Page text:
Track and field athletes who have previously represented Singapore at the Olympics as wildcard entries will not be considered under the same scheme for next year's Games in Rio de Janeiro.
The Straits Times understands this criterion was agreed upon by the Singapore Athletics (SA) management committee at a meeting last week.
Two wildcards - one each for a male and female athlete - are given to countries who have no athletes that qualify on merit for the Games.
SA president Tang Weng Fei said yesterday that the selection criteria are still being finalised, but added: "The wildcard system is in place to ensure each country can be represented at the Olympics. So it is a privilege, not an entitlement. The management committee endorses this view.
"The few who have been there should look at it objectively and give others a chance to be Olympians."
However, a local athletics observer, who declined to be named, said: "On sport's biggest stage you want your best athletes to represent the country. (Mere) participation should not be a priority."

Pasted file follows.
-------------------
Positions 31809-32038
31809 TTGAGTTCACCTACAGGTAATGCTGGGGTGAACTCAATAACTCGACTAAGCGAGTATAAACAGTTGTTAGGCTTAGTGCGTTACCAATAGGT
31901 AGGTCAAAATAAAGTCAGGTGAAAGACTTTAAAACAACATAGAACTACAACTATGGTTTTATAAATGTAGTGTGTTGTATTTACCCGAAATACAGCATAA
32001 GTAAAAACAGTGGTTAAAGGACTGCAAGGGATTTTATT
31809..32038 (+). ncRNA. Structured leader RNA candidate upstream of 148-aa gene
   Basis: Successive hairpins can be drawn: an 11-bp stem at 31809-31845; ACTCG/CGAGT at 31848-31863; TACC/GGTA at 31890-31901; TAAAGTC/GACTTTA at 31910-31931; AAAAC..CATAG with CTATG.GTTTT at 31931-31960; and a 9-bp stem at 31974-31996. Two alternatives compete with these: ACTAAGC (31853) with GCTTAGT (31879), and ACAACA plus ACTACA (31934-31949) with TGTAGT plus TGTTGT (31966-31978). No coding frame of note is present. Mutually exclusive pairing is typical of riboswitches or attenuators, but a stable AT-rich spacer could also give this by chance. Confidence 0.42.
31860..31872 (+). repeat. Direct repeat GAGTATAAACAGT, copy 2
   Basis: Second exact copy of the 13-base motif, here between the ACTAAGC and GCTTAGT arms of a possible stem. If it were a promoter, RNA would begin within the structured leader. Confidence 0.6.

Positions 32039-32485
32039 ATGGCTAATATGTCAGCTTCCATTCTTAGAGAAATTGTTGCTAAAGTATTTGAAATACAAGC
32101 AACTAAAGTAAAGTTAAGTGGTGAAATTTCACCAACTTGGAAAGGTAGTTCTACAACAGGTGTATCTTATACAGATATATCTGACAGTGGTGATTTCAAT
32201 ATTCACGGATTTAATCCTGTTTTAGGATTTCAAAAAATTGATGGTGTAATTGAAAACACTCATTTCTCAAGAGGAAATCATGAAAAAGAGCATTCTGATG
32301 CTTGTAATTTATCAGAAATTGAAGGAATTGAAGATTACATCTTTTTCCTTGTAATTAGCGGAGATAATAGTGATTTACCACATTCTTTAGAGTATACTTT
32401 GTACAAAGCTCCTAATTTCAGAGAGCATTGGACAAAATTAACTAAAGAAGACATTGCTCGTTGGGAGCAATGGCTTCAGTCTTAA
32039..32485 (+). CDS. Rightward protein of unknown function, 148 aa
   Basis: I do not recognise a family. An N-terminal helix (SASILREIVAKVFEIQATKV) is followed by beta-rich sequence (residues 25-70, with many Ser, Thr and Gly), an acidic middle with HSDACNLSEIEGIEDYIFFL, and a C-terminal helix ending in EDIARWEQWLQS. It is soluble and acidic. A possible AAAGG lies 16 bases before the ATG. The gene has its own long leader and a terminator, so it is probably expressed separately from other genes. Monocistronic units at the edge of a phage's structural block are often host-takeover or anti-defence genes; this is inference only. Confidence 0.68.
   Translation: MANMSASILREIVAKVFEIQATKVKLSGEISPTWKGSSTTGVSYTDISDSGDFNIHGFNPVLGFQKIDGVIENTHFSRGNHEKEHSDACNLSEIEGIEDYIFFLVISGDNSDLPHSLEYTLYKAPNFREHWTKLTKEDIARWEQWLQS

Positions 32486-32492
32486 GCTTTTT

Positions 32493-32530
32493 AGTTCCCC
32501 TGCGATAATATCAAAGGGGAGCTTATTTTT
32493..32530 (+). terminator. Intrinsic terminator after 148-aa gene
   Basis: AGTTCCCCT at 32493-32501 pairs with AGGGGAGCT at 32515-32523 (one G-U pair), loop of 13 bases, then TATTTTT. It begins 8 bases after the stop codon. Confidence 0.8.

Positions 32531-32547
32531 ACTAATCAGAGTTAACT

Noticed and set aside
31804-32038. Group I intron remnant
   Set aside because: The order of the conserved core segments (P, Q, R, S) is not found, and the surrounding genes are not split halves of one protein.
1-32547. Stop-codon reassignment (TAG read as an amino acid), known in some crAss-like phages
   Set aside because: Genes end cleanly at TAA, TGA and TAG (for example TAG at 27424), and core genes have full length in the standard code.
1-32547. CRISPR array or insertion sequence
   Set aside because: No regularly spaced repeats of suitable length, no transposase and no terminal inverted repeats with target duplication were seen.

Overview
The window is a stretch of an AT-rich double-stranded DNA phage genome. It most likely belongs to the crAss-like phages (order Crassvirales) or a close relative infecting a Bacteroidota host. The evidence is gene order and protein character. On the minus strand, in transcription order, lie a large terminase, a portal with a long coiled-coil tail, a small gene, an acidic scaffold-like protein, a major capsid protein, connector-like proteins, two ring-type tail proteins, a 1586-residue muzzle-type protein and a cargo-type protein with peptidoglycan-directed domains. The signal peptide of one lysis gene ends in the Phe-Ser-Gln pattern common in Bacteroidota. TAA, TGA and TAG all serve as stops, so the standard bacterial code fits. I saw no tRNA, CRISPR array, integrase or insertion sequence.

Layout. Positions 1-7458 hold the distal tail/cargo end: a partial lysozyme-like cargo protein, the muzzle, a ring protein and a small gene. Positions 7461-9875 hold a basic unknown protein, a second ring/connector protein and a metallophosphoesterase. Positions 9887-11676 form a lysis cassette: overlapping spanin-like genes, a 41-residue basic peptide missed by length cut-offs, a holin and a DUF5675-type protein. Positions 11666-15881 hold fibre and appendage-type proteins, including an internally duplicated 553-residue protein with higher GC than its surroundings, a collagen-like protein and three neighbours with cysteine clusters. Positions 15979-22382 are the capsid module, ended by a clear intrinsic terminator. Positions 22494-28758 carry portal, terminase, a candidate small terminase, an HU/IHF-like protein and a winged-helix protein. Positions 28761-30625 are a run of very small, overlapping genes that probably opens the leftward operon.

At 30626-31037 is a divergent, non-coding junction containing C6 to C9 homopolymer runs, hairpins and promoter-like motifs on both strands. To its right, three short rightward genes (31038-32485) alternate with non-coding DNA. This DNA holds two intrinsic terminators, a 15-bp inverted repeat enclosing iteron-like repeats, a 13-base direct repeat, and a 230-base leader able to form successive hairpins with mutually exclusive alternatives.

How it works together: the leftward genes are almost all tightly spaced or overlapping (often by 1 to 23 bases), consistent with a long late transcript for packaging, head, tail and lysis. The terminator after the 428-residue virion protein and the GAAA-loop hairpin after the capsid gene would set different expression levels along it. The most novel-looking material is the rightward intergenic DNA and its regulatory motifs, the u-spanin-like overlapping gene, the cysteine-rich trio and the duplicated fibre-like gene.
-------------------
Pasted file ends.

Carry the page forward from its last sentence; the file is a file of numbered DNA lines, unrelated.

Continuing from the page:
In 2008, sprinter Calvin Kang was given the wildcard and competed in the 100m. He went to Beijing with thrower Zhang Guirong, who had qualified for the shot put.
In 2012, the wildcards were given to runners Gary Yeo (now retired) and Dipna Lim-Prasad.
Athletes who have won medals at regional meets, including June's SEA Games, or those who have broken national records recently are believed to be those who will be considered for wildcard entries.
Some candidates include SEA Games champions Shanti Pereira (200m) and Soh Rui Yong (marathon), as well as Zubin Percy Muncherji, who last June broke Godfrey Jalleh's national 400m mark, set in 1974.
There have been previous disputes over the allocation of wildcards. In 2000, trap shooter Lee Wung Yew wrote to the Singapore National Olympic Council and the Ministry of Community Development and Sports to question his association's selection process.
The two-time Sportsman of the Year felt the Singapore Shooting Association's selection criteria were "ad hoc", and asked for "a more transparent system of selection".
Asked if it was easier to adhere to an existing system such as the International Association of Athletics Federations' scoring table, which awards points based on an athlete's performance in each event, to avoid any backlash, Tang said: "That's why we will be very careful and come up with very clear and athlete-centric criteria, at the same time taking into account the Olympic spirit.
"We have nothing against individual athletes. In fact, it is also a challenge for those who have gone for the Olympics to forget about the wildcard, raise their bar, and meet the qualifying mark."